Why It Is Crucial For Young Women In Finance To Have A Mentor

Why It Is Crucial For Young Women In Finance To Have A Mentor

Bryant University campus. Courtesy photo

Having a mentor is the ultimate game-changer for young women in the world of finance, says Bryant University‘s Mara Derderian.

Derderian has been a lecturer at the Rhode Island school’s College of Business since 2009. She attended Bryant as an undergrad before getting her MBA from Bentley University in Massachusetts, then spent more than a decade combined as a vice president at HSBC and Citibank.

Derderian says it’s important that women and other underrepresented groups are guided by those who have paved the way — particularly in finance, where women have historically been a minority not only in the workforce but in higher education, too (though their numbers are gradually increasing).

“I think that regardless of which group you’re looking at, when you have an underrepresented group as a whole, mentorship is even more important and even more hard to find,” she says.


The U.S. population is 50.4% female, yet women account for less than 10% of senior roles at venture and private equity firms. According to ADP, women in the banking and finance sectors are paid $13 less per hour than their male counterparts, and it takes them 1.2 years longer to be promoted.

To be effective and sustainable, Derderian says, mentorship programs must have some formality to them. “If they are too rigid and strict, you lose the opportunity for organic relationships to form too, so it’s about finding that balance,” she says.

Why It Is Crucial For Young Women In Finance To Have A Mentor

Mara Derderian: Giving young women advice about careers in finance “helps me evaluate myself”

That’s why  she’s helped to spearhead an innovative new mentorship program at Bryant — one that is multi-layered, with dedicated alumni who actively support incoming generations of female students in finance.

“We have networking opportunities, events on campus, events in neighboring cities, and in smaller settings to meet the alumni,” she tells Poets&Quants.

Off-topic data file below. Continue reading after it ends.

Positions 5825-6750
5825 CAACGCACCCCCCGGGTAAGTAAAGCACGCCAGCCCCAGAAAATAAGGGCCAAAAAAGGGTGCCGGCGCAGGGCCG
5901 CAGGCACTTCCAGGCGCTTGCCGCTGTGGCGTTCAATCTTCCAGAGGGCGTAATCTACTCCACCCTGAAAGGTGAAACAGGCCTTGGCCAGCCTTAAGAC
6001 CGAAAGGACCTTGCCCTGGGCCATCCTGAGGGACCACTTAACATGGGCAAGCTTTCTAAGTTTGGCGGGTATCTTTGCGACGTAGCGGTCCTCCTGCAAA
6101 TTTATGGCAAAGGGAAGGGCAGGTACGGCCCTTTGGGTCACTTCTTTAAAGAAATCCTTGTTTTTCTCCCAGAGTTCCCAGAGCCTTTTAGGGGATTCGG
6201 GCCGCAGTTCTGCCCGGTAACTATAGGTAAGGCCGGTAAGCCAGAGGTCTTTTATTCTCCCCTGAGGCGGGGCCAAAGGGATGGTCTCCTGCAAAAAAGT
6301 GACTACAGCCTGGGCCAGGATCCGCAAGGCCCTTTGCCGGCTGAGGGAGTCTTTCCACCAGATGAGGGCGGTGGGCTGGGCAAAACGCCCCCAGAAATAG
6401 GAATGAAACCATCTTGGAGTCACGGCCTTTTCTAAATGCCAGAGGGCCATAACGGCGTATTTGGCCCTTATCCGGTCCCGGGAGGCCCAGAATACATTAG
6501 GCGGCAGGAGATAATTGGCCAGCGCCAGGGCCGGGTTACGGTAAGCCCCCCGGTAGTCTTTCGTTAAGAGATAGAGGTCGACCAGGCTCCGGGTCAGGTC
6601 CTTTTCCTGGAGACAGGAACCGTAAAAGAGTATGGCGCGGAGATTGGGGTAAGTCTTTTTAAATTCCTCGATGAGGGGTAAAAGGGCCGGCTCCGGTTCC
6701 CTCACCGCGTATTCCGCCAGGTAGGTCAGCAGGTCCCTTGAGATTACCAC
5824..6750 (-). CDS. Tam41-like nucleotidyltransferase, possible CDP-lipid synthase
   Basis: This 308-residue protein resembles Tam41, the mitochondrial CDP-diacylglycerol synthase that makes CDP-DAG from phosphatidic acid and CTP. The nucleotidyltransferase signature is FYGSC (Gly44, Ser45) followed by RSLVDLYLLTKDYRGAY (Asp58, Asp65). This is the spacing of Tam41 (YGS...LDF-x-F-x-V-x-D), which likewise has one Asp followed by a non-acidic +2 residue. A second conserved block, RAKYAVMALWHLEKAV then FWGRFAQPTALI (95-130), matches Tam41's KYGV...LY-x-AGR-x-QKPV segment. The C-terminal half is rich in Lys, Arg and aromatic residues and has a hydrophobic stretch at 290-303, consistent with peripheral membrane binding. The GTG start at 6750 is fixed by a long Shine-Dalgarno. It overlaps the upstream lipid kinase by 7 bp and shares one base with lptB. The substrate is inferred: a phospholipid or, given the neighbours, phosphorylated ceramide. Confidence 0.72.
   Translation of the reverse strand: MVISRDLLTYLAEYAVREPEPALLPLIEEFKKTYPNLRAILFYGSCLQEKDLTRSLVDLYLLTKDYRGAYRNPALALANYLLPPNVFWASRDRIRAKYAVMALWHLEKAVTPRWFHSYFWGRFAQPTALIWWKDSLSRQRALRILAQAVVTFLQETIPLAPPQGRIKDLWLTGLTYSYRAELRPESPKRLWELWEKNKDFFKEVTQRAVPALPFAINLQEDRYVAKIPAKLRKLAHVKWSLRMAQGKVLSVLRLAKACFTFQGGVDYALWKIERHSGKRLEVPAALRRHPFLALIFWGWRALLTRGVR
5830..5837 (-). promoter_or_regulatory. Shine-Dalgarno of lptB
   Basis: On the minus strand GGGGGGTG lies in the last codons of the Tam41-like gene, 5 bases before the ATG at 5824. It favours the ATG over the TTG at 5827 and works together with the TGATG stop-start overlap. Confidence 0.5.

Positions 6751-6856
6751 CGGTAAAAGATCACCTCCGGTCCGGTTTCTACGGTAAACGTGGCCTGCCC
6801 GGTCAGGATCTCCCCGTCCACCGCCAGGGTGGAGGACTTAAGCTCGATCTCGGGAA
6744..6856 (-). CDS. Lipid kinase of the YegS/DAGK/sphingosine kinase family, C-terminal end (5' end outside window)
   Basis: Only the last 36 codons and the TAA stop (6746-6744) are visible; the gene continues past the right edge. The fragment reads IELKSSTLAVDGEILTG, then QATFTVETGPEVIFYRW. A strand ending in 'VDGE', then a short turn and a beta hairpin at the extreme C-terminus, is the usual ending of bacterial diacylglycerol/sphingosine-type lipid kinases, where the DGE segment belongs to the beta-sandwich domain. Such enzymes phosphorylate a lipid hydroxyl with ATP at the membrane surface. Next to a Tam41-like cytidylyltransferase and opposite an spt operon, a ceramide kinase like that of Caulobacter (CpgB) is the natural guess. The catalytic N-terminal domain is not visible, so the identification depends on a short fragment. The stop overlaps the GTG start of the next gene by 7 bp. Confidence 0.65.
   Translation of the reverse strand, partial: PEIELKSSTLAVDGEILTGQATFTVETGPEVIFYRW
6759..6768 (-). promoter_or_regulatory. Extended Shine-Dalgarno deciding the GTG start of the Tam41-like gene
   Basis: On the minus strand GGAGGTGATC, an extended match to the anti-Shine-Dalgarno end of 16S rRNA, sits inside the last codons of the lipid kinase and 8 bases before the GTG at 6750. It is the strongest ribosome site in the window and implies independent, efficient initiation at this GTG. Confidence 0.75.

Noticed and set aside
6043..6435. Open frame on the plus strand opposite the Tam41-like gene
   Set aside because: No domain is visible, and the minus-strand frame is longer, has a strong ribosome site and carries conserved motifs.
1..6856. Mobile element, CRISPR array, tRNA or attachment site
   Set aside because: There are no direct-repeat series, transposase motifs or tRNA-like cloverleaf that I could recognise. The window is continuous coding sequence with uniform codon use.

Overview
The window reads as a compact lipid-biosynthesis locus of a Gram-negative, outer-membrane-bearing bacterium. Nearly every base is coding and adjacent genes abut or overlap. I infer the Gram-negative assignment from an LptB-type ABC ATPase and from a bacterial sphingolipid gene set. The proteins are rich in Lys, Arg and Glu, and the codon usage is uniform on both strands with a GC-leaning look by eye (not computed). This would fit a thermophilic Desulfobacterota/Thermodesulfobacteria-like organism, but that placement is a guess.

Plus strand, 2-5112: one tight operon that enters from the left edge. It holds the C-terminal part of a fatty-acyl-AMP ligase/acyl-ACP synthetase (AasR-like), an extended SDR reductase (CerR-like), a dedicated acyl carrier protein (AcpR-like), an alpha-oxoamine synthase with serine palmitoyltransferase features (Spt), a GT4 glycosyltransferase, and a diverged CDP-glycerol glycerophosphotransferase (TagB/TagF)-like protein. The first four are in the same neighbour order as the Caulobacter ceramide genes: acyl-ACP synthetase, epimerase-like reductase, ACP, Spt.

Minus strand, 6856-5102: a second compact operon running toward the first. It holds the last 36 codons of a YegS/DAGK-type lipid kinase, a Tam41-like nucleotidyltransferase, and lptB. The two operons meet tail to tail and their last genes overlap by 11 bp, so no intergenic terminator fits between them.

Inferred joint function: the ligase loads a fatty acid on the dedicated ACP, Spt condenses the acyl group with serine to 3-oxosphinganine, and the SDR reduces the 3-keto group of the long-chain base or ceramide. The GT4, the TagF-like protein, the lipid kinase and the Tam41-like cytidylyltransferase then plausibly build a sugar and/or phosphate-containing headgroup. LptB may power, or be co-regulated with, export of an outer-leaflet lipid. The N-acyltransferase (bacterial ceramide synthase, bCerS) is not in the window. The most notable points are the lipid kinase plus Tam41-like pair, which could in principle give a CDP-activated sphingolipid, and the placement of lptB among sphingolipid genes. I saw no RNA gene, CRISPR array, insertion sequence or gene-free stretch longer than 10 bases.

The program is centered around mobilizing Bryant students to teach financial curricula to local high school organizations, groups like Invest In Girls and Girls Who Invest. This, she says, not only benefits Bryant students by showcasing the rewards of mentoring early on — it also aligns with the program’s aspiration for current women in finance at Bryant to become mentors to future generations, bringing the mentorship cycle full-circle.

“In my upper-level finance course, there are maybe two women to 25 men,” Derderian said. “Networking is the name of the game. It’s incredibly intimidating as a young woman starting out in a male-dominated industry, but the more you do it, the easier it becomes.”


Bryant is now introducing a four-day finance retreat, helmed by Derderian, that will support her junior and senior students who are taking finance classes.

“Two days will be on campus, and two days will be in New York City,” she says. “For the two days on campus, we’ll have keynote speakers, campus tours, and an opportunity to meet the professors. High school women have been invited to join us as well.”

During their time in New York, they’ll visit Goldman Sachs, the Federal Reserve, and the New York Stock Exchange, along with a “tea around town” tour. The itinerary also includes a leadership seminar with multiple women — one at Black Rock, and others covering personal brand development, networking, and self-care essentials like how to maintain proper exercise, nutrition, and sleep.


Derderian wants to facilitate women’s success holistically rather than just in one targeted area. “I’m looking at the full picture to set these women up for success, not just academic success in their careers,” she says.

What motivates her is seeing how eager to succeed the young women are who she works with.

“They are so motivated and so professional. I enjoy the relationship building aspect. It warms my heart.”

Derderian says the mentor/mentee process isn’t just about teaching: It’s about learning and growing together.

“That is an added benefit when it comes to having mentor/mentee relationships. Giving these women advice helps me evaluate myself,” she says.


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